Corrections, prisons anticipated to be key topic at 2008 general session
When the 2008 Utah Legislature begins the general session on Jan. 21, the problem of corrections and what to do about prisons will be one of the items at the top of the list for discussion.
Utah is in a unique situation as its economy continues to be hot, while much of the rest of the nation cools.
Usually during times of a vibrant economy, crime goes down and jail stays decrease.
Yet the state's penitentiary population continues to grow. Much of the situation may be due to the booming population along the Wasatch Front.
With that in mind, Governor. Jon Huntsman has proposed $130 million in his state budget for 2008, much of which would go toward expanding prison facilities.
The governor also pointed out in his presentation on the proposed budget on Dec. 10 that something needs to be done to stabilize the turnover in the state's corrections department.
House Minority Leader Brad King believes the problem gets more complicated every year.
"We have been having unfortunate growth in prison population in the last few years," said King last week. "With the increases in education funding, we did last year and are intending to do next year, that is a good investment in cutting down crime in the future. But we must deal with what we have now as well."
"Along with adding to the present facilities and fixing the turnover problem we must also look at what we are doing with the counties in terms of which inmates to place in their ties and what we pay for in terms of programs for those inmates."
King indicated that he is concerned about the fact that, beyond paying for the incarceration of the inmates in county facilities, the state does little in terms of rehabilitation or education when the prisoners are farmed out.
"Recidivism is very affected by those kinds of programs," pointed out the District 67 representative.
Utah lawmakers participating in 2008 legislative session will also begin to talk about the state getting into the business of being sure everyone has at least some kind of rudimentary health insurance plan.
|Gov. Huntsman's 2008 state budget recommendations|
Where state dollars come from
|Income tax (49%)|
Sales and use tax (36.1%)
Corporate franchise tax (7.3%)
Severance taxes (1.7%)
Insurance premium tax (1.4%)
Beer, cigarettes and tobacco taxes (1.2%)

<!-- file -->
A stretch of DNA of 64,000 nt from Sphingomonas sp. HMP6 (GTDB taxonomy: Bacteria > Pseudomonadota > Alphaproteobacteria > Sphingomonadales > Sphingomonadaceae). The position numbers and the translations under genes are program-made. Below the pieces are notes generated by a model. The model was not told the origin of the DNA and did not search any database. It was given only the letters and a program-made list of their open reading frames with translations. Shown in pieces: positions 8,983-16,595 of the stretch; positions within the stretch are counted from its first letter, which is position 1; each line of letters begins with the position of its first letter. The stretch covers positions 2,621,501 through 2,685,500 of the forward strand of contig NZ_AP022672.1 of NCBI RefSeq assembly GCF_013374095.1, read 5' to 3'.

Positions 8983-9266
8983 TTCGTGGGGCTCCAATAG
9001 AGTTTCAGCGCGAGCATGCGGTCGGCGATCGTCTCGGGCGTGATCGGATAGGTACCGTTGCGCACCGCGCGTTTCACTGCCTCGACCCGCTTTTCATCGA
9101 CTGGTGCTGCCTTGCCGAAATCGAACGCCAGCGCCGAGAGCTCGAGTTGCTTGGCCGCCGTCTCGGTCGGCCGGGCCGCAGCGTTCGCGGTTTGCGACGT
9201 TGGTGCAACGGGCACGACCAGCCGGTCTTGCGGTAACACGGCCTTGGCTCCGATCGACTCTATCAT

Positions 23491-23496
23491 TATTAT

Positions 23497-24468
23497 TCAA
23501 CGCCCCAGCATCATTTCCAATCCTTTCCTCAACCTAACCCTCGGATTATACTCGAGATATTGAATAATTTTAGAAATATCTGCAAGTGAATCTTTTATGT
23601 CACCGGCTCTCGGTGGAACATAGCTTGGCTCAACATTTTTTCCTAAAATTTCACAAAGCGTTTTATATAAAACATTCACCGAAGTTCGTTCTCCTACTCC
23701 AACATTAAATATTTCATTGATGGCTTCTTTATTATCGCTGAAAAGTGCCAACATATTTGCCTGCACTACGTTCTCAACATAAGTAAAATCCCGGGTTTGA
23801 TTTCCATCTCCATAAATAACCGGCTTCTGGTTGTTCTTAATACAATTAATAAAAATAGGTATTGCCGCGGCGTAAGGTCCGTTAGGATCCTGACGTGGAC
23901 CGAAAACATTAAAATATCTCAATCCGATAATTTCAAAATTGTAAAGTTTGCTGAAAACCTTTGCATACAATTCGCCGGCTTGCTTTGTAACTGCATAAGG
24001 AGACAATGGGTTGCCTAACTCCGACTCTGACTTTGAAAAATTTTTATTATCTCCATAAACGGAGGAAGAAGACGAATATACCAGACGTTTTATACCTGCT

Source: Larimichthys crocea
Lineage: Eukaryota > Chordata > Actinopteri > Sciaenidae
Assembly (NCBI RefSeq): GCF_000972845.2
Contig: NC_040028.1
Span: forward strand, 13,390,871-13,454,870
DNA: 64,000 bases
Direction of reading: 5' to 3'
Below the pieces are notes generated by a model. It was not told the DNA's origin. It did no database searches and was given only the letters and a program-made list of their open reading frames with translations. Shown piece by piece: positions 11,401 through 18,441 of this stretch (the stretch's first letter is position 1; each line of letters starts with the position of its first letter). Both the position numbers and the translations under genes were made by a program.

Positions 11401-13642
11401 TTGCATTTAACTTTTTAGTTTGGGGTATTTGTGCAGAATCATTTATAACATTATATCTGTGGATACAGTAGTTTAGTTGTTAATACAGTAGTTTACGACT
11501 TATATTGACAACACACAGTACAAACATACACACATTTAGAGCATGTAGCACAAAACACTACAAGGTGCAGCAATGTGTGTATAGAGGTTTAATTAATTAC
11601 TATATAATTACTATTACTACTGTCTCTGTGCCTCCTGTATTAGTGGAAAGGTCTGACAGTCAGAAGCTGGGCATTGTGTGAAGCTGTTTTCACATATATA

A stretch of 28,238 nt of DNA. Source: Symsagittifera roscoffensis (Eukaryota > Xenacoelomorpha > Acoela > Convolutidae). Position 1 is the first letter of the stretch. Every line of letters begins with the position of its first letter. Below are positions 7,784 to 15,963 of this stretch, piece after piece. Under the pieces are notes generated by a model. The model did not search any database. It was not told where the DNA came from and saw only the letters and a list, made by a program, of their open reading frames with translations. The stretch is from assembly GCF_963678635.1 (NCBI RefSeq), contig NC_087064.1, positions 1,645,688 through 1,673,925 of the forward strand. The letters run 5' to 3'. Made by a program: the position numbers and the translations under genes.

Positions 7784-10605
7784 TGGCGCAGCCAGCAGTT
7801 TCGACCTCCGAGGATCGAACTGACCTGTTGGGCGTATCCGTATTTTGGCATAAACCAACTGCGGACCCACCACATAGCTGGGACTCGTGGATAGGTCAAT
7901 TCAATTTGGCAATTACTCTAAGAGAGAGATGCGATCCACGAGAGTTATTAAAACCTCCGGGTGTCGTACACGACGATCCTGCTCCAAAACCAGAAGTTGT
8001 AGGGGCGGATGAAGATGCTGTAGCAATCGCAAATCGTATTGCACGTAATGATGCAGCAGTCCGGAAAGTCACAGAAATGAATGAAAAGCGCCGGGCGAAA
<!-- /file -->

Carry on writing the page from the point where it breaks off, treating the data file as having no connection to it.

Liquor profits (1%)
Investment income (0.8%)
The governor has proposed $30 million in state funding to upgrade such programs as the Children's Health Insurance Plan (CHIP) and adult Medicaid in Utah.
But the ultimate goal is to be sure everyone has insurance by making plans for everyone mandatory.
"In concept, it will be similar to how we require everyone who owns a car to have insurance," explained King. "Details are still up in the air, but such plans will be handled by private insurance and not by the state. It will require an insurance exchange so that insurance will become portable."
"There are still a lot of questions to be answered about how it will work," noted the District 67 representative. "I just think we need to find ways to help people who have no insurance or little insurance."
The second largest chunk of the governor's recommended 2008 budget is slated to go toward highways at $437 million.
How the money in question will affect highways in the Carbon County area remains to be seen even though priority lists are established for road construction and rebuilding, noted King.
Often in the past, projects along choke points on the Wasatch Front have received priority and things may not be any different during the upcoming year.
In addition, there are a lot of concerns about how much county money can and should be used to operate the Utah Transit Authority along the Wasatch Front.
The concerns seem to be compounded with Frontrunner, the commuter rail system that will eventually link southern Utah County all the way through Brigham City, coming on line.
The 2008 Utah Legislature will also have more than financial issues to deal with, noted the state representative.
Every year, hundreds of bills are introduced that could alter or create new laws in the state.
"There will be a number of things that I am sure we will see introduced," pointed out King. "First will be some kinds of bills about immigration. These bills are there because congress has failed to act on the issue. State measures concerning immigration, however, are just bandaides compared to what could be done nationally if congress would act."
King indicated that another issue - to some extent, a spin off of the vote on referendum one in the November election - will be about how to fund charter schools.
And then there are the weird bills that appear before the legislators on an annual basis.
"There are 800 bills introduced each year," said the District 67 representative, showing off the lists of proposals being readied for submittal on his computer. "I am sure in this group are some strange bills like we always seem to see."
With King's new position as the Utah House of Representatives' minority leader, he will be more in the thick of things than in the past.
"I will be doing a lot more with the upstate media and others," commented King. "Interviews will be plentiful and I will be busy."